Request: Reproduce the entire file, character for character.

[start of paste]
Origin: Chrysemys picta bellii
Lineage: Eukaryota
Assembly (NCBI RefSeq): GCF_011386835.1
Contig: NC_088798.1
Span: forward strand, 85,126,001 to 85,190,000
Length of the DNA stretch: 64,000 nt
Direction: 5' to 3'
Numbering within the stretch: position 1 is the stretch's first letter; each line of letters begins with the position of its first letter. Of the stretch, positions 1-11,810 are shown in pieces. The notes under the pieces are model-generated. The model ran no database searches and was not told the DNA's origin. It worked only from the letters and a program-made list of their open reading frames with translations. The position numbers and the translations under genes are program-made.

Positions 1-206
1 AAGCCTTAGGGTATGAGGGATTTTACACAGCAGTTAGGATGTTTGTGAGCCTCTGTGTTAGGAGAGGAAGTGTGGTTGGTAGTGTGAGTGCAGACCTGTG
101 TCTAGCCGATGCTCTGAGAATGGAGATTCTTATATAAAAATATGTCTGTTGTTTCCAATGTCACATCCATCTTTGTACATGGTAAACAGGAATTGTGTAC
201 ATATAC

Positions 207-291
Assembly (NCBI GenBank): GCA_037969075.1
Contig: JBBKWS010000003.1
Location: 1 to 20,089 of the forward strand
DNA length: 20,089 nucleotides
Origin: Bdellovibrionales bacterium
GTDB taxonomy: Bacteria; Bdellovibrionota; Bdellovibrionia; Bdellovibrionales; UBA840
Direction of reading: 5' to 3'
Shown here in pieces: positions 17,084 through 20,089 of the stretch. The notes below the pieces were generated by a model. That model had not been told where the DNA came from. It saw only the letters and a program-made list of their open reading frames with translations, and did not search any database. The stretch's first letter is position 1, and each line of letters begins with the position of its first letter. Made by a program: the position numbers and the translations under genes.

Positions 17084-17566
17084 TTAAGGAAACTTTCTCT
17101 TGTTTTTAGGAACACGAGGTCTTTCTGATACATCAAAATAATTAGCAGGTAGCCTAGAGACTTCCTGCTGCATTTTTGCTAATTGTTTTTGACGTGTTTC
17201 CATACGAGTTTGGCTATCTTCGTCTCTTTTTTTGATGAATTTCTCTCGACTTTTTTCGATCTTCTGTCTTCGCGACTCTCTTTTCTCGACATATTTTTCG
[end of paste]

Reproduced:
Origin: Chrysemys picta bellii
Lineage: Eukaryota
Assembly (NCBI RefSeq): GCF_011386835.1
Contig: NC_088798.1
Span: forward strand, 85,126,001 to 85,190,000
Length of the DNA stretch: 64,000 nt
Direction: 5' to 3'
Numbering within the stretch: position 1 is the stretch's first letter; each line of letters begins with the position of its first letter. Of the stretch, positions 1-11,810 are shown in pieces. The notes under the pieces are model-generated. The model ran no database searches and was not told the DNA's origin. It worked only from the letters and a program-made list of their open reading frames with translations. The position numbers and the translations under genes are program-made.

Positions 1-206
1 AAGCCTTAGGGTATGAGGGATTTTACACAGCAGTTAGGATGTTTGTGAGCCTCTGTGTTAGGAGAGGAAGTGTGGTTGGTAGTGTGAGTGCAGACCTGTG
101 TCTAGCCGATGCTCTGAGAATGGAGATTCTTATATAAAAATATGTCTGTTGTTTCCAATGTCACATCCATCTTTGTACATGGTAAACAGGAATTGTGTAC
201 ATATAC

Positions 207-291
Assembly (NCBI GenBank): GCA_037969075.1
Contig: JBBKWS010000003.1
Location: 1 to 20,089 of the forward strand
DNA length: 20,089 nucleotides
Origin: Bdellovibrionales bacterium
GTDB taxonomy: Bacteria; Bdellovibrionota; Bdellovibrionia; Bdellovibrionales; UBA840
Direction of reading: 5' to 3'
Shown here in pieces: positions 17,084 through 20,089 of the stretch. The notes below the pieces were generated by a model. That model had not been told where the DNA came from. It saw only the letters and a program-made list of their open reading frames with translations, and did not search any database. The stretch's first letter is position 1, and each line of letters begins with the position of its first letter. Made by a program: the position numbers and the translations under genes.

Positions 17084-17566
17084 TTAAGGAAACTTTCTCT
17101 TGTTTTTAGGAACACGAGGTCTTTCTGATACATCAAAATAATTAGCAGGTAGCCTAGAGACTTCCTGCTGCATTTTTGCTAATTGTTTTTGACGTGTTTC
17201 CATACGAGTTTGGCTATCTTCGTCTCTTTTTTTGATGAATTTCTCTCGACTTTTTTCGATCTTCTGTCTTCGCGACTCTCTTTTCTCGACATATTTTTCG